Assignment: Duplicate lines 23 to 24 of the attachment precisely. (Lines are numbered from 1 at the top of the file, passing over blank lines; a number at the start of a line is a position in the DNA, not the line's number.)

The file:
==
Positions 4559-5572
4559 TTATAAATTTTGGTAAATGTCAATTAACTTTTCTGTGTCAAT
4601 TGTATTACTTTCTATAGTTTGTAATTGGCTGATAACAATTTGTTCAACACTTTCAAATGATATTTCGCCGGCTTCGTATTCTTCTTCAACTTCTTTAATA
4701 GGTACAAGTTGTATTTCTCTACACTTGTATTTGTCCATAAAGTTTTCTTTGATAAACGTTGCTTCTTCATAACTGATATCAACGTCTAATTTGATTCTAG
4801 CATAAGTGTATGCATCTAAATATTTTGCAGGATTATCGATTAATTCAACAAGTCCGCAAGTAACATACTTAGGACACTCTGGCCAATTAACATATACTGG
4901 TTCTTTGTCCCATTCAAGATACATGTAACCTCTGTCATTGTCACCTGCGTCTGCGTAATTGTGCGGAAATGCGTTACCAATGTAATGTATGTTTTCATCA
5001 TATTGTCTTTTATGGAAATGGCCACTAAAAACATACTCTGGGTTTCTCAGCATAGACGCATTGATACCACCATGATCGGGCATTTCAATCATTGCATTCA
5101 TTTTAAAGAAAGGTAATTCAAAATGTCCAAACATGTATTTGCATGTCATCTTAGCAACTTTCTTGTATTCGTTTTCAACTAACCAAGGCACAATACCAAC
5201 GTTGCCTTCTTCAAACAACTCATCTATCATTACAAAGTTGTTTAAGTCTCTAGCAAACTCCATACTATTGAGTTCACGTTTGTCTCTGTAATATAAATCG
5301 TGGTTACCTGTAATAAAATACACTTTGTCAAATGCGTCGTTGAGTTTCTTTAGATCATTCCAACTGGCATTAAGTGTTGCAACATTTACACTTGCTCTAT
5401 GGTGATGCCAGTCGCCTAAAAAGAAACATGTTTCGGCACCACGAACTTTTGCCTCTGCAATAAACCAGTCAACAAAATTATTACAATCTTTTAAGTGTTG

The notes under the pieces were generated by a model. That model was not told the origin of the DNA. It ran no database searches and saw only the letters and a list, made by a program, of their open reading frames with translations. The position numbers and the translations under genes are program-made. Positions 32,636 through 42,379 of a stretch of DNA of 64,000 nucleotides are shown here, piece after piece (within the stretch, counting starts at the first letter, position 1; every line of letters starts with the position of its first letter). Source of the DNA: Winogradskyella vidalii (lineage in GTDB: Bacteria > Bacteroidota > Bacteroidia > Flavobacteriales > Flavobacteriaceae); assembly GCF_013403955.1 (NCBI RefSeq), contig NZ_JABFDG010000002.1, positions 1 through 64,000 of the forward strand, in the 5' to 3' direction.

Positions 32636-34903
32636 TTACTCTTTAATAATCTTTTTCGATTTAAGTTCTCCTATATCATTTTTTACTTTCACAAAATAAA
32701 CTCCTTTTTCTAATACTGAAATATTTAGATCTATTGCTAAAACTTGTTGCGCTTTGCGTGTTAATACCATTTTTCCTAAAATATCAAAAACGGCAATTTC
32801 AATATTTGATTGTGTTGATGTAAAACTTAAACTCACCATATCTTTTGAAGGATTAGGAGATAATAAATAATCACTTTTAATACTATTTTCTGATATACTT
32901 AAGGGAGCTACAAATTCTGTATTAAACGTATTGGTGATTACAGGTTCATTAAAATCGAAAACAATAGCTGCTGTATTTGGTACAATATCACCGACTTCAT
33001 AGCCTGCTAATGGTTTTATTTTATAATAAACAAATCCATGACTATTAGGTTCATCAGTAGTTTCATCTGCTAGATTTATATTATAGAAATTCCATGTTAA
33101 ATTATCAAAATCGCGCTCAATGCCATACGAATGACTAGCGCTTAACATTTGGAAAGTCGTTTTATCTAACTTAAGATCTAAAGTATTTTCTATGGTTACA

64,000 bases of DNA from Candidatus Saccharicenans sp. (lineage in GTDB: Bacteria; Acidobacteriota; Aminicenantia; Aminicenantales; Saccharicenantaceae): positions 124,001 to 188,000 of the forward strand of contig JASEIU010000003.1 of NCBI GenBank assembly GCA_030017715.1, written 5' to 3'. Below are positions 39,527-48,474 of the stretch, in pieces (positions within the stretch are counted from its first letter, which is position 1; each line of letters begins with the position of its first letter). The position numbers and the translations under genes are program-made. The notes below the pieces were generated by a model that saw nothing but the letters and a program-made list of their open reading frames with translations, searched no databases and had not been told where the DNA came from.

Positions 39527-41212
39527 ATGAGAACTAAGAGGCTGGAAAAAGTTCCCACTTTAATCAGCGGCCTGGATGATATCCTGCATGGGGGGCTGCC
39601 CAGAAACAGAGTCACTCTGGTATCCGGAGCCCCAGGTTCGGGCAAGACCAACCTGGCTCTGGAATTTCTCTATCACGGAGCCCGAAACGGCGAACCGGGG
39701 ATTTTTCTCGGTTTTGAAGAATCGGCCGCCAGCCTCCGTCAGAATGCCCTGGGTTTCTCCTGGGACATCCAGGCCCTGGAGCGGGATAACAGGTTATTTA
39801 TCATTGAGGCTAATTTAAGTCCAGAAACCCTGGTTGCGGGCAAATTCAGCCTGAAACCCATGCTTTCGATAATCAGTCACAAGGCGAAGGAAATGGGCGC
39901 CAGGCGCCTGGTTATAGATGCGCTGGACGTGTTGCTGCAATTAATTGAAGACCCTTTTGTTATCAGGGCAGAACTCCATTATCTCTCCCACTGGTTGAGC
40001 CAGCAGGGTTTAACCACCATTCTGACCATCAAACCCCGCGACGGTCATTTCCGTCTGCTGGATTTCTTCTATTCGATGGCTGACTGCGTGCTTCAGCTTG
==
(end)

39601 CAGAAACAGAGTCACTCTGGTATCCGGAGCCCCAGGTTCGGGCAAGACCAACCTGGCTCTGGAATTTCTCTATCACGGAGCCCGAAACGGCGAACCGGGG
39701 ATTTTTCTCGGTTTTGAAGAATCGGCCGCCAGCCTCCGTCAGAATGCCCTGGGTTTCTCCTGGGACATCCAGGCCCTGGAGCGGGATAACAGGTTATTTA